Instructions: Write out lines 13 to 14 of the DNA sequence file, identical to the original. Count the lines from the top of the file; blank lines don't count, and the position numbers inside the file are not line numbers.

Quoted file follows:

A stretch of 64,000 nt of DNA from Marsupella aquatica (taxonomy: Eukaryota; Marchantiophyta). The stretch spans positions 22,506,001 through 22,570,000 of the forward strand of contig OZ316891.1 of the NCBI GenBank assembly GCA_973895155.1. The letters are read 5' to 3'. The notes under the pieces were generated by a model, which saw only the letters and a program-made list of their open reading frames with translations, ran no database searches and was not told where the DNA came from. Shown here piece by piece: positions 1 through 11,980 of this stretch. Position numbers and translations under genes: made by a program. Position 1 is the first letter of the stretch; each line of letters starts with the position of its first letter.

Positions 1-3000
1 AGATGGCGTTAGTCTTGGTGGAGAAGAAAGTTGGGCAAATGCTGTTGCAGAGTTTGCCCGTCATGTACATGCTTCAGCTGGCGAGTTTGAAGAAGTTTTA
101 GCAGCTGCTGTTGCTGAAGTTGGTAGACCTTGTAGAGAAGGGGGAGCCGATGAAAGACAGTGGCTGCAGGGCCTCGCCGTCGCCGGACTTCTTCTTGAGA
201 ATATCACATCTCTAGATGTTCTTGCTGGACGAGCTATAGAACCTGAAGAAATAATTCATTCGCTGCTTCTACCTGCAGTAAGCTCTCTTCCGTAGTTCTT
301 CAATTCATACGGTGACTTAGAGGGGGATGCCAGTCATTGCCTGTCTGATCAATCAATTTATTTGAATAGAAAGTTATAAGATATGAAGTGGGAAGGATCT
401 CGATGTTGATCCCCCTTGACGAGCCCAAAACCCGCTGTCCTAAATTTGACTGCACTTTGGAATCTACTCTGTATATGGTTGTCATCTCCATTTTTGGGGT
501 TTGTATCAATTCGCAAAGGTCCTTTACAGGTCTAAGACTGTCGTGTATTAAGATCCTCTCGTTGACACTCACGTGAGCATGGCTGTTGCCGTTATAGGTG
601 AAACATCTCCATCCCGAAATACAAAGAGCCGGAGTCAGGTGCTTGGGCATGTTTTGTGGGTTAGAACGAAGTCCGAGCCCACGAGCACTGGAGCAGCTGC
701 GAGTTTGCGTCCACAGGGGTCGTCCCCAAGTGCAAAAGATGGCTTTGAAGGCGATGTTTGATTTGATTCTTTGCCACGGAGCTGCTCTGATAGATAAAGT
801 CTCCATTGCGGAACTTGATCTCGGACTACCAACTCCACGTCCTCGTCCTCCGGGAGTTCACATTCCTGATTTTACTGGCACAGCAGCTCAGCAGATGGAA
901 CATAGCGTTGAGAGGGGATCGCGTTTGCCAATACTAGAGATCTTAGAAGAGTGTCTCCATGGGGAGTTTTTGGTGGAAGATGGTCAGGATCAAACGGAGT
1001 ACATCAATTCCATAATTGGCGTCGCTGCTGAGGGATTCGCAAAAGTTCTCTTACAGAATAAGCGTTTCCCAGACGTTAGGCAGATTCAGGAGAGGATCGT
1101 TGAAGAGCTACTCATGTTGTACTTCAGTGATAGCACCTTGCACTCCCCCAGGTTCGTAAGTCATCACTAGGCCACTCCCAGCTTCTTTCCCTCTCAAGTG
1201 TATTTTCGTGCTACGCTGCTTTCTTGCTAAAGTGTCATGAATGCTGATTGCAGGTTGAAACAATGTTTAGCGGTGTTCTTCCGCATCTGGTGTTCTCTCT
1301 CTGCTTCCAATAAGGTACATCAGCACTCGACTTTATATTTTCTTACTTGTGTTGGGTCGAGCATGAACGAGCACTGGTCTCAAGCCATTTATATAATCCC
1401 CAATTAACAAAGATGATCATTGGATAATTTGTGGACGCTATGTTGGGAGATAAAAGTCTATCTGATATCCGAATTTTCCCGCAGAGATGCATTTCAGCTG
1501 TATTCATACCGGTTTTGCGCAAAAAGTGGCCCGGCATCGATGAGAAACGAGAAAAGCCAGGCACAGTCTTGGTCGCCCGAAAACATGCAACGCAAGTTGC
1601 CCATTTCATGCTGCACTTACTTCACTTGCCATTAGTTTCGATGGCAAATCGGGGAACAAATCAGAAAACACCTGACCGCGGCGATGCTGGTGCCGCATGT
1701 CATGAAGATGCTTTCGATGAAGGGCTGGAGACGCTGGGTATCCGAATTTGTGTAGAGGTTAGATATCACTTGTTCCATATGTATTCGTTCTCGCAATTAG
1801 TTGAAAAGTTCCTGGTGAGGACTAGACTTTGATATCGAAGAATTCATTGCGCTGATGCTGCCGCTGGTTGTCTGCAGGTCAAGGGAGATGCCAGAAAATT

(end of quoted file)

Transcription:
1001 ACATCAATTCCATAATTGGCGTCGCTGCTGAGGGATTCGCAAAAGTTCTCTTACAGAATAAGCGTTTCCCAGACGTTAGGCAGATTCAGGAGAGGATCGT
1101 TGAAGAGCTACTCATGTTGTACTTCAGTGATAGCACCTTGCACTCCCCCAGGTTCGTAAGTCATCACTAGGCCACTCCCAGCTTCTTTCCCTCTCAAGTG